For background on this type of analysis, please read:
- Clusters galore: extremely fine-scale ancestry inference
- Galore analysis improved, plus K=56 results of Clusters Galore analysis for Dodecad Project members (up to DOD236)
I've taken the Stanford HGDP dataset and extracted the markers common to it and to HapMap-3, Behar et al. (2010), Rasmussen et al. (2010) and the 23andMe v2 genotyping platform, or about 500k SNPs in total (I removed C/G and A/T SNPs as a precaution and flipped strand in discordant ones to the HapMap-3 standard when it differed from that of HGDP).
I removed SNPs with less than 99% genotyping rate in any of the four data sources, and about 434k SNPs were retained. Subsequently I applied linkage disequilibrium-based pruning on the HGDP set (PLINK parameter: --indep-pairwise 50 5 0.3) resulting in a final dataset of about 177k SNPs. In all analyses of the HGDP set, I followed the recommendations of Rosenberg et al. (2006) keeping the 940 individuals in common between his 952-individual panel and the Stanford data.
Subsequently I ran multidimensional-scaling (MDS) on the 940 individual/57 population/177k SNP set in PLINK, and then I applied model-based clustering as implemented in mclust over the first 42 MDS dimensions, with a maximum number of clusters = 70. In total there were 64 clusters in the optimal solution suggested by mclust (*)
Before I give the results, it might be worth looking at the pairwise MDS scatterplots for just the first 5 dimensions:
As you can see, clusteredness emerges in different dimensions. Rather than inspecting innumerable 2D combinations visually (and indeed we should 3D, etc. as well, because clusters might emerge in 3D and higher subspaces that are not discernible in 2D projections), we let mclust iterate over k, the number of clusters, and different shapes, orientations, and volumes of clusters, using the well-known EM algorithm together with the Bayes Information Criterion to choose a good solution that maximizes detail without sacrficing parsimony.
Below you can see how many individuals are assigned to each of the 64 clusters from each of the 57 populations:
This is rather astonishing. There are many clusters with 100% correspondence to HGDP populations. A few populations, mostly from regions with high levels of inbreeding are split into multiple sub-clusters, perhaps reflecting some type of tribal affinity. And, there are a few populations, such as Tuscans and North Italians that are not split. But, the fact that this was inferred from unlabeled individuals is remarkable.
I remember reading Rosenberg et al. (2002), "The genetic structure of human populations" (pdf) which used structure, a model-based algorithm on raw genetic data to infer the existence of 6 clusters corresponding to continental populations. How is it that so much more detail can be achieved today?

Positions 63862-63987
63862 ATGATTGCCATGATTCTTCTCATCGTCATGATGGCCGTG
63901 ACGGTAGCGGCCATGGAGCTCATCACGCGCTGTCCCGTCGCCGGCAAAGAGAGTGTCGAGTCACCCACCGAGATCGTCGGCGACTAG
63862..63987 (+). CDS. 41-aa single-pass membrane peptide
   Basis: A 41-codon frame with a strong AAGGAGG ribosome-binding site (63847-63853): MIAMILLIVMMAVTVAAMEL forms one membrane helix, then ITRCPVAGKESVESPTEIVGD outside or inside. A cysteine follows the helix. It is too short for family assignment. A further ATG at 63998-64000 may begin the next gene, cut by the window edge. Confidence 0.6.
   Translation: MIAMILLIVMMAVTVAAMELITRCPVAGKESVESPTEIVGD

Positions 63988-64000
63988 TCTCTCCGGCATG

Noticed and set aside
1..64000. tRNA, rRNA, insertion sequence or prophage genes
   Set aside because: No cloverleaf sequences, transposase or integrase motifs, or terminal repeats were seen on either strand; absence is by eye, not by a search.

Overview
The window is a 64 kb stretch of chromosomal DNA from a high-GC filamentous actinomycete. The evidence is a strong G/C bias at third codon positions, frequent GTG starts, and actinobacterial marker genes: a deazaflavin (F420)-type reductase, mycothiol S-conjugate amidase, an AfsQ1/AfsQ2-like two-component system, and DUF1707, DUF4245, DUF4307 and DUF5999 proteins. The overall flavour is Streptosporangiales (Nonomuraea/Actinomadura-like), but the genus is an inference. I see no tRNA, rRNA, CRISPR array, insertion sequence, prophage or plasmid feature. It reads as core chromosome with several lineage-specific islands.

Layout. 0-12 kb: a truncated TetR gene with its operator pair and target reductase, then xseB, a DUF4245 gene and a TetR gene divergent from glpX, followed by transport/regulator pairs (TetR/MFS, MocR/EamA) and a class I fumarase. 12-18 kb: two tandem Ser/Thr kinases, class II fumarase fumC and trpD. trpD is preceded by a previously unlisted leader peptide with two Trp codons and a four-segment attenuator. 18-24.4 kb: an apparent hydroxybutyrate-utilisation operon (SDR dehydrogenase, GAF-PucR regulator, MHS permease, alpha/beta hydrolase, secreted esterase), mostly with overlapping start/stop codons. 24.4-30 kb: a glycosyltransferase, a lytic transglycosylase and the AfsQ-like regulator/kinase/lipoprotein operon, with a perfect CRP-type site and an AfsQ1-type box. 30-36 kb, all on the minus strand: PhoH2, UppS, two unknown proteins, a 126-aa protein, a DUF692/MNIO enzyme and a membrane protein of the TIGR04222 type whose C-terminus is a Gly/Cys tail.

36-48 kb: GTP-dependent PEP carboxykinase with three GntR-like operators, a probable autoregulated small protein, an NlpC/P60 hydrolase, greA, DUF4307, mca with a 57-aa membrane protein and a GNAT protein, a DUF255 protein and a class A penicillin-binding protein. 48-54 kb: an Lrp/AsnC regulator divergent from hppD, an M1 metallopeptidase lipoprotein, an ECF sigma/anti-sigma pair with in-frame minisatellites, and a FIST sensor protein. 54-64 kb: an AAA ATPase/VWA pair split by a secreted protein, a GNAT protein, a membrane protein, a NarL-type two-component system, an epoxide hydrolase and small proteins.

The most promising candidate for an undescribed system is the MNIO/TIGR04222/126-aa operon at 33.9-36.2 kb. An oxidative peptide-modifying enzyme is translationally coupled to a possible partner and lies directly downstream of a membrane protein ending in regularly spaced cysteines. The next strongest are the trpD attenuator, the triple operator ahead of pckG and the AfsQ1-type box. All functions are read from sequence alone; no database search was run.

There are three reasons: First, dense genotyping data are much better than the few hundreds of microsatellites used by Rosenberg et al. (2002). Second, the use of dimensionality reduction in the form of MDS allowed us to remove most of the "noise" in the genotyping data and focus on dimensions capturing a lot of distinctions. Third, the use of a sophisticated clustering algorithm such as mclust which can adapt to clusters of different shape, size, and orientation without human input was able to produce this result. mclust is computationally expensive, but it works like a charm (in a few minutes) with a few dozen dimensions and about a thousand individuals, producing a clustering of obviously good value.
How to repeat the experiment
If anyone wants to repeat this experiment they can do it easily. After you've managed to put the HGDP data into PLINK ped/map format, say in files HGDP.ped and HGDP.map (or any other data for that matter), just run
> plink --cluster --mds-plot d --file HGDP
Where d is the number of dimensions you want to retain. This produces a plink.mds file in which there is a header line, and each each line after that corresponds to an individual: the individual's projection in the first d dimensions are in columns number 4 to d+3.
Then, in R, after you install and load the mclust package (see the MCLUST page for limitations on its use and licensing information), you just run:
> MDS <- read.table("plink.mds", header=T)
> maxclust <- 70
> MCLUST <- Mclust(MDS[, 4:(d+3)], G=1:maxclust)
where maxclust is the maximum number of clusters you want to consider.
Then, if you run:
you will see a table in which each line corresponds to an individual and each column to the probability that it belongs to the i-th cluster.
There's much more that you can do in R with the mclust package, but this is enough for anyone wanting to repeat the experiment in its basic form.
(*) The number of clusters in the optimal solution varied between 11 with 2 dimensions retained and 64 with 42 dimensions retained. There was a secondary maximum of 60 clusters with 30 dimensions retained; choosing more dimensions than 42 (up to 50 that I examined), also resulted in a very high number of clusters, but I've decided to keep the one with 42 dimensions and 64 clusters as it is enough to serve the purpose of this post.